Angela's Reviews > Blessed

Blessed by Cynthia Leitich Smith
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Nov 06, 2010

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bookshelves: angel, paranormal, vampires, weres-and-shifters, young-adult, arc, urban-fantasy, read-in-2010

Conclusive wrap-up for characters

In Cynthia Leitich Smith’s BLESSED, teen restaurant manager and new vampire Quincie Morris finds herself struggling to handle the demands of saving her restaurant, hundreds of souls, and her relationship with werewolf-hybrid Kieren. With help from a beautiful new hire, Zachary, and his friends, Quincie must race to stop Bradley Sanguini’s quest to make himself into a modern Dracula, complete with his own army of fledgling vampire minions. In the process, Quincie also must consider what her vampire soul is worth.

BLESSED combines the casts of TANTALIZE and ETERNAL to provide a conclusive wrap-up to the supernatural story world Smith has created. While the first two books were companion novels, BLESSED is a true sequel that merges the two previous storylines to provide a satisfying ending for each character’s story. Strong themes about faith, redemption, and self-sacrifice run through the novel and are examined in non-preachy ways. Quincie experiences much more character development here than in the first book, and fans of Kieren and Quincie will be delighted to see their relationship developed beyond the first sparks seen at the end of TANTALIZE. The novel also explores the vampire myths of Bram Stoker’s DRACULA and links them in believable ways to a modern setting.

Though I enjoyed seeing Quincie, Kieren, and Zachary’s stories brought to a close, this installment has many of the same weak points as its predecessors. Dialogue comes across as stilted and unbelievable at times, and there are a few abrupt transitions between scenes. Again, like in TANTALIZE, attempts to infuse sensuality into the text felt a bit forced, as though the author was trying noticeably to be edgy. A few items regarding the mythology were left unresolved, and an overreliance on summarizing Stoker’s DRACULA weighed down the middle section of the book. Additionally, while the division of the novel into meal courses felt creative in TANTALIZE, the use of the same structure now felt trite and unnecessary to understand the story.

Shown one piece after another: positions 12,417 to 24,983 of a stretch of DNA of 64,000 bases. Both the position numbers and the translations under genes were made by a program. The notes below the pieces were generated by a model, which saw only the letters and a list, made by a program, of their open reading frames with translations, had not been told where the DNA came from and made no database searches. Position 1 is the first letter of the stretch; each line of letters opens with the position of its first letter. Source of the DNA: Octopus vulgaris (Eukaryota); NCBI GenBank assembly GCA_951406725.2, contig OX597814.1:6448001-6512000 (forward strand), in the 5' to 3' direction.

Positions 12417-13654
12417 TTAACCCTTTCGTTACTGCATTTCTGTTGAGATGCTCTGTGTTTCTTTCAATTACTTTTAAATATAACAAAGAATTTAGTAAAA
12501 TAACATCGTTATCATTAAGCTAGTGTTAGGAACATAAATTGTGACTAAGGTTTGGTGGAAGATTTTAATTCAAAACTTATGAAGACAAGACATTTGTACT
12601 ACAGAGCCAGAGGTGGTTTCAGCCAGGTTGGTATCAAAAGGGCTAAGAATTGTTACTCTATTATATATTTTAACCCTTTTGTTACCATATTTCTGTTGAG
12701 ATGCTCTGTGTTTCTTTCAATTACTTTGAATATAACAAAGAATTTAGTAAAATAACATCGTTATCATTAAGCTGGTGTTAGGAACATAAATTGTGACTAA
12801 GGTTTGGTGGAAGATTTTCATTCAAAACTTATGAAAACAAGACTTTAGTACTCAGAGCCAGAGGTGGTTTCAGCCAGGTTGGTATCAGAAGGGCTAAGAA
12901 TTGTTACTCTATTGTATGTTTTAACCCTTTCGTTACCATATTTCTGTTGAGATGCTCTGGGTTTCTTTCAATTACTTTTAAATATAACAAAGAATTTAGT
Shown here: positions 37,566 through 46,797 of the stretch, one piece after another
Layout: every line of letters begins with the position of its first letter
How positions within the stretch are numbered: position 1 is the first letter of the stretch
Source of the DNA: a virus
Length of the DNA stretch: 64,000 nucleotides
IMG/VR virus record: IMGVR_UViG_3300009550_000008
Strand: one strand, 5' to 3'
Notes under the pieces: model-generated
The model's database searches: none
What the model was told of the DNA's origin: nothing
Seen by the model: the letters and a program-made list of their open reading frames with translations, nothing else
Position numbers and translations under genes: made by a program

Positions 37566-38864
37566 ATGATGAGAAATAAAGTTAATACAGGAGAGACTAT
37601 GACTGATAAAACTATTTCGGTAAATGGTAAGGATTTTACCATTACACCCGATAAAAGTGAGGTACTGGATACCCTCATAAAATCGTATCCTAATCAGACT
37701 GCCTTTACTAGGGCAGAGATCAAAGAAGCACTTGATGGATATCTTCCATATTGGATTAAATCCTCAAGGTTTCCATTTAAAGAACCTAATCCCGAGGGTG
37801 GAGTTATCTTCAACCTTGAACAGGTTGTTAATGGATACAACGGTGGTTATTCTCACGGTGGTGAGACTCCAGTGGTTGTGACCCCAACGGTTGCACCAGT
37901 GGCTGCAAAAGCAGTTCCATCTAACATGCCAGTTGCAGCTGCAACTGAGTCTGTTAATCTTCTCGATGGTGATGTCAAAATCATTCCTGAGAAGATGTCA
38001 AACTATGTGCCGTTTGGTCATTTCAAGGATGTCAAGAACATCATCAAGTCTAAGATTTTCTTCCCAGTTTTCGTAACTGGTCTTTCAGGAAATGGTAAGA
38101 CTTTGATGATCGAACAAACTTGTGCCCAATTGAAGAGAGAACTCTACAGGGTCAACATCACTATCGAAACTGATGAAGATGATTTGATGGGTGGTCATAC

In all, BLESSED provides a nice final course for the characters Smith created in TANTALIZE and ETERNAL, but the book didn’t offer anything to make it stand out in the word of young adult paranormals other than its darker tone and its reboot of the Dracula myth. Fans of Smith will still undoubtedly eat up this conclusion though.

ETA: I learned after writing this review that the author plans to write one or two additional books in this universe, so this was not the end of the series. Things felt fairly well concluded for all of the characters at the end of this book, so this news surprised me.

Note: This review refers to an advance reader's copy.
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